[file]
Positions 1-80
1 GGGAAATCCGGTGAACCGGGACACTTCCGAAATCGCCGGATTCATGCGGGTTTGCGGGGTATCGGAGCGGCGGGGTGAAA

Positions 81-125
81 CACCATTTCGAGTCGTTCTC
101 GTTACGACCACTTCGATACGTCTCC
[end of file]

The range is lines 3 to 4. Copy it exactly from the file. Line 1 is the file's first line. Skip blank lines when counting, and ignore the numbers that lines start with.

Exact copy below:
Positions 81-125
81 CACCATTTCGAGTCGTTCTC